Today, the Maker Foundation continues its efforts to prepare the voting community to govern the Maker Protocol after complete decentralization. The voting community being in charge of the entire Maker project is the only way to ensure the long-term security and sustainability of the Maker Protocol after dissolution of the Foundation. It is vital to continue removing every possible centralized point of failure from the project.
Therefore, over the next three months, the Foundation will initiate key readiness discussions on the weekly public Scientific Governance and Risk calls and in the Maker Governance Forum. These conversations will focus around three key elements of a self-sustaining DAO— the technical, human, and procedural elements that will enable the community to maintain a fully decentralized Maker Protocol and be completely responsible for every aspect of the DAO:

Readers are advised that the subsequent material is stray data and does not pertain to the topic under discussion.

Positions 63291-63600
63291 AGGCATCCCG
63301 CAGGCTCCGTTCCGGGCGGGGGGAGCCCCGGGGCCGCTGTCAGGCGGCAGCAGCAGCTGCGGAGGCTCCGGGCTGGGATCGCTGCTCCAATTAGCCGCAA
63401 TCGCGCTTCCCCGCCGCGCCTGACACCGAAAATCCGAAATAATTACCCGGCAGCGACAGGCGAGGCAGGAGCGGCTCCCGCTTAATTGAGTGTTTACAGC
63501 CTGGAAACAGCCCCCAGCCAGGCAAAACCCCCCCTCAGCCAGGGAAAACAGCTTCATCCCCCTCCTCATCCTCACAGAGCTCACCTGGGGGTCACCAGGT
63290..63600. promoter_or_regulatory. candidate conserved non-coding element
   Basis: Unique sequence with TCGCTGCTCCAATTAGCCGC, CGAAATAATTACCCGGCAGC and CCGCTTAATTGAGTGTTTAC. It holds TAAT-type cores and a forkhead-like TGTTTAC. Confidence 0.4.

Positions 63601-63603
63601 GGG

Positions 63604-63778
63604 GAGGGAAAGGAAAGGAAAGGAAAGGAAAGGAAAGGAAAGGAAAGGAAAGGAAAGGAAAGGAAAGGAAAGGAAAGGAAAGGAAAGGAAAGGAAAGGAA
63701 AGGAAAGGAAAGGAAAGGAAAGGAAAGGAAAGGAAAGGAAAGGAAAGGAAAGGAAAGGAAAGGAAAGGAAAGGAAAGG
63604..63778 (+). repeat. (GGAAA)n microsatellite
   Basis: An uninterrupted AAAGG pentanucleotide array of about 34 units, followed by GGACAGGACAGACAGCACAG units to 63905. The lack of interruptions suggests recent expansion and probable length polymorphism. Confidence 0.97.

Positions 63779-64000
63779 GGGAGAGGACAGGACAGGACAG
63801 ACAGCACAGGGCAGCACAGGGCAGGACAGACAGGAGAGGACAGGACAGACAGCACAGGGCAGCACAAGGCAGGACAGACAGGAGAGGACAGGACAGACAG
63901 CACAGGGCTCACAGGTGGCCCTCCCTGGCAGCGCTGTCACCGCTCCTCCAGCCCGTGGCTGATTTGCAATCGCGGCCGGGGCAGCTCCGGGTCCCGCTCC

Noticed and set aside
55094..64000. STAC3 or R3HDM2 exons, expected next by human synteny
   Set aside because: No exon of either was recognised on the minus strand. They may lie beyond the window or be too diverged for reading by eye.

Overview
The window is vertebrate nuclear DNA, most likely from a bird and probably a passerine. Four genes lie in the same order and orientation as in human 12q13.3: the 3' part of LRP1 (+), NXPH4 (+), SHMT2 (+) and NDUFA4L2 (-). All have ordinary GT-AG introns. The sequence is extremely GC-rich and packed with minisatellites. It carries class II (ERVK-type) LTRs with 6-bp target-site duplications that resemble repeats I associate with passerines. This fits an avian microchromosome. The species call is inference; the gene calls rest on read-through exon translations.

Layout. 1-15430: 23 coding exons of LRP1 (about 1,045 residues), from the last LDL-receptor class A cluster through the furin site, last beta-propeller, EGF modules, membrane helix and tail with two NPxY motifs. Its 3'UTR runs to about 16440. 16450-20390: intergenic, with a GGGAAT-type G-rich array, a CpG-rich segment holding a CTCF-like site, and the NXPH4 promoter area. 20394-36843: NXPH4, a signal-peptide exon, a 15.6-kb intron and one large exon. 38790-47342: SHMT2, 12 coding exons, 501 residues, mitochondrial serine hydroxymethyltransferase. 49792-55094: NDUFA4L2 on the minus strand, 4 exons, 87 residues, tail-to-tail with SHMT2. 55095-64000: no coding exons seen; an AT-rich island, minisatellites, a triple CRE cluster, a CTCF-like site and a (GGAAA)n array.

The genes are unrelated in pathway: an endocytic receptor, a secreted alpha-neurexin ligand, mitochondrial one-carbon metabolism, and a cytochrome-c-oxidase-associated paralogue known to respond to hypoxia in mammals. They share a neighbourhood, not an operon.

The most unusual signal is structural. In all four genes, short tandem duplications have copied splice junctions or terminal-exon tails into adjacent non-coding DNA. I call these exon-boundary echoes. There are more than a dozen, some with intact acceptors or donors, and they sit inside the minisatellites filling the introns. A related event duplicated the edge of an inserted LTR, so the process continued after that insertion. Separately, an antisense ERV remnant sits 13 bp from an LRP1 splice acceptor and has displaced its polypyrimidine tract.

- Elected Paid Contributors (EPCs) and Domain Teams
- Maker Improvement Proposals (MIPs)
- Vote Delegates
A high-level overview of each element is below; details are provided in this Maker Forum post. On Monday, April 6, the Maker Foundation will publish the first 13 MIPs. Look for the announcement here on the blog, and the MIPs in the Maker Forum.
Key Elements of a Self-Sustaining DAO
The process of dissolving the Maker Foundation will take place over time. But preparation begins now with the introduction of three critical elements that might, should the governance community agree, be used to maintain a fully decentralized Maker Protocol. By summarizing them now, the community can ready itself to discuss, vote on, and even refine them long before the Maker Foundation steps back.
Long-run Governance Is Critical
For the Maker Protocol to function effectively into the future, the community must be well-informed and equipped with clearly-defined governance processes. This requires a system for current contributors to share knowledge with new contributors, for creating comprehensive documentation, for polishing current governance platform technology, and for building new technology when needed. Clear processes, as well as practical experience, will be particularly important when the community takes full control of systems that underpin governance and maintain the security of the Protocol.